St Maarten and is expected to be protected by a Marine Park Ordinance by early 2007. For issues
related to international treaties, threatened and endangered species, migratory species and
marine pollution the Central Government Department of Nature and the Environment (MINA) also
has jurisdiction.
The marine environment of St Maarten includes more than 15km2 of globally threatened coral
reef as well as seagrass and mangrove ecosystems. St Maarten’s marine environment is a home,
migratory stop over or breeding site for 3 IUCN Red List Species, 10 CITES Appendix I species
and 89 Appendix II species. The beaches and waters attract in the region of 2 million visitors a
year, creating employment for 85% of the islands population. Tourism and the marine industry
contribute $500 million and $30 million to the economy respectively and both depend on the well
being of St Maarten’s marine resources.
The Marine Park is managed by a local non-profit, non-governmental organisation called Nature
Foundation St Maarten which has a co-management structure with stakeholders, conservationists
and other interested parties on the board. The management of the marine park is carried out by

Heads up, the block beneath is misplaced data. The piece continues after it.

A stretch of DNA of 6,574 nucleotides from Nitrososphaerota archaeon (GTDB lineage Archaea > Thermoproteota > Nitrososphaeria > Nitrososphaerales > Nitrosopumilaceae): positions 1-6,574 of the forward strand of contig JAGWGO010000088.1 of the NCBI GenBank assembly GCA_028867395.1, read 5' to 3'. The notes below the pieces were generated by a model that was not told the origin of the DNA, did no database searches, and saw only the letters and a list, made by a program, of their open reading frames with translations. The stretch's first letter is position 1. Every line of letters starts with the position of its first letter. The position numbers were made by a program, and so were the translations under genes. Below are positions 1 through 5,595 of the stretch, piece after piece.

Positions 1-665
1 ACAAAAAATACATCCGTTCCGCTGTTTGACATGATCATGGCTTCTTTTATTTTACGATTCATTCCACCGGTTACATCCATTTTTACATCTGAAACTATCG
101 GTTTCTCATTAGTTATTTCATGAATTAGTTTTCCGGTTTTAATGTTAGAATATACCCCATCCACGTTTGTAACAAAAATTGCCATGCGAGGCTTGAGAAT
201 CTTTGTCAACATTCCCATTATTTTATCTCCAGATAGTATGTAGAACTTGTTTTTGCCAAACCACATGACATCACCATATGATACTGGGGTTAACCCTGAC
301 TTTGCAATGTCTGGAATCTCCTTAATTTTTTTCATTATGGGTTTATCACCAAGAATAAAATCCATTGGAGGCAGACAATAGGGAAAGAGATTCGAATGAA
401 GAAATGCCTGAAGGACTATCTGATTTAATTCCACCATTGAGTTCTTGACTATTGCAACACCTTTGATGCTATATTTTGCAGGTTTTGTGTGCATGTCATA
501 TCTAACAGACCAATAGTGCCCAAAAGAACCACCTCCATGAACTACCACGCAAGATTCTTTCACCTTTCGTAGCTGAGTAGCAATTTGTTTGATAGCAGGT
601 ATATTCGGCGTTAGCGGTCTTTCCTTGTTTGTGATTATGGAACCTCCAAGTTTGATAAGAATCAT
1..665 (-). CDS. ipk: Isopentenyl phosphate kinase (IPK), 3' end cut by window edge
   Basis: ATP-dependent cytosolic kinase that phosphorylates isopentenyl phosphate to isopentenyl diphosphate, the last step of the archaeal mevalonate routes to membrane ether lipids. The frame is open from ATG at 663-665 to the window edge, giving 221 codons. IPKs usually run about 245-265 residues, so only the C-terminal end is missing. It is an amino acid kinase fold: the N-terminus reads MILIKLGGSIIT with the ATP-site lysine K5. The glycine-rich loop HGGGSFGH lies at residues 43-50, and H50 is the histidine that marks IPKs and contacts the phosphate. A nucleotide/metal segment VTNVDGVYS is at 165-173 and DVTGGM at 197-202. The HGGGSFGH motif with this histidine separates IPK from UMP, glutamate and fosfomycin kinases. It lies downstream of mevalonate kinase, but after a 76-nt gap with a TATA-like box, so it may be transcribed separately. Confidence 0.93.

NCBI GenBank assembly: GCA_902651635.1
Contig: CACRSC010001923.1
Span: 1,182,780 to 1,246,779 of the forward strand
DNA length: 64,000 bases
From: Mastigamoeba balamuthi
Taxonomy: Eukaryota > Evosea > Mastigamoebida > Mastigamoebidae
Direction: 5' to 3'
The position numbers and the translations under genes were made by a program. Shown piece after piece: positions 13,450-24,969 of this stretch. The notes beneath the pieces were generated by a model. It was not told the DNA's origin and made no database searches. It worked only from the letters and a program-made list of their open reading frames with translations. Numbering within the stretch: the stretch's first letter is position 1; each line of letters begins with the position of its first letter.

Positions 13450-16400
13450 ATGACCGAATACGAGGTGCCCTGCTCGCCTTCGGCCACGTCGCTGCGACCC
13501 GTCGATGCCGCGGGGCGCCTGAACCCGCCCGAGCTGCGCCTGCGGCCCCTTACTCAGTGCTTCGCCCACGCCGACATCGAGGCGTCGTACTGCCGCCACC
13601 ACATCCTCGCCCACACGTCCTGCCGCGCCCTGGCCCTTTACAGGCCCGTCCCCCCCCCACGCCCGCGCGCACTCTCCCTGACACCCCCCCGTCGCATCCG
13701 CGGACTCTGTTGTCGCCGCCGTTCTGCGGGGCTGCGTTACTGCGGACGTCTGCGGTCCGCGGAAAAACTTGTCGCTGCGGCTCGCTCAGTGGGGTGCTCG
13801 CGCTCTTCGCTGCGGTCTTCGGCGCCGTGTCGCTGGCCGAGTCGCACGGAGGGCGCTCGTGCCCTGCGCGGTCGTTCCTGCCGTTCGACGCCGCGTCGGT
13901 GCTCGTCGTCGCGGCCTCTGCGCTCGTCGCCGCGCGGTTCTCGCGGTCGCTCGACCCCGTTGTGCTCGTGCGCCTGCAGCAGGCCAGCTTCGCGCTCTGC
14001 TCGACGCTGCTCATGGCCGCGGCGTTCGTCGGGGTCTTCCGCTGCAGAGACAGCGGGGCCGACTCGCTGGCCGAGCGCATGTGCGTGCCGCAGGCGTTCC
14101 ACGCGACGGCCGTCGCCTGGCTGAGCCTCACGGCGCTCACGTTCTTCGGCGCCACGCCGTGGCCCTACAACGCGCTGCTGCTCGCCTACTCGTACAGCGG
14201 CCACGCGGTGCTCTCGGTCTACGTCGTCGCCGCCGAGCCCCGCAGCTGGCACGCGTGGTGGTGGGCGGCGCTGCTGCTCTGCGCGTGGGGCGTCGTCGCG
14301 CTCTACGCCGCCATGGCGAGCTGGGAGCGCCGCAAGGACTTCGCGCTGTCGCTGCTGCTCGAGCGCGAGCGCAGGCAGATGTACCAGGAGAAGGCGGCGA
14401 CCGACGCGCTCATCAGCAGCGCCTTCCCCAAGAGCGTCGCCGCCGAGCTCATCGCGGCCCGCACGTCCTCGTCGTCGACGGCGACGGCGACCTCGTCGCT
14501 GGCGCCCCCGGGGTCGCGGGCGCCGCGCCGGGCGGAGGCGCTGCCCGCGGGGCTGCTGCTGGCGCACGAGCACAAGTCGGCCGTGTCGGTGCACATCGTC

the Marine Park Manager and the marine park ranger. An office manager also works on the
marine park administration and organisation and an education and outreach officer is shared with
the nearby Dutch Islands of Saba and St Eustatius.
The mission of the marine park is to manage, conserve and restore St. Maarten’s marine natural,
cultural and historical resources for education, ecological functionality and sustainable use with
continued stakeholder participation, for the benefit of current and future generations.
This is the first management plan for the St Maarten Marine Park. Recent changes in
management and staff members have highlighted the need for a strategic document to guide
management decision making and to better define the mission, goals and objective of the park.
Management planning and a clear strategy for management is a prerequisite if the park is going
to begin monitoring its own effectiveness.
This document has been prepared in close consultation with Nature Foundation St Maarten, their
management and staff and a considerable number of stakeholders and stakeholder group
representatives. The plan specifies management goals and strategies for the St Maarten Marine
Park related to the park’s mission and goals. It also identifies the major existing and potential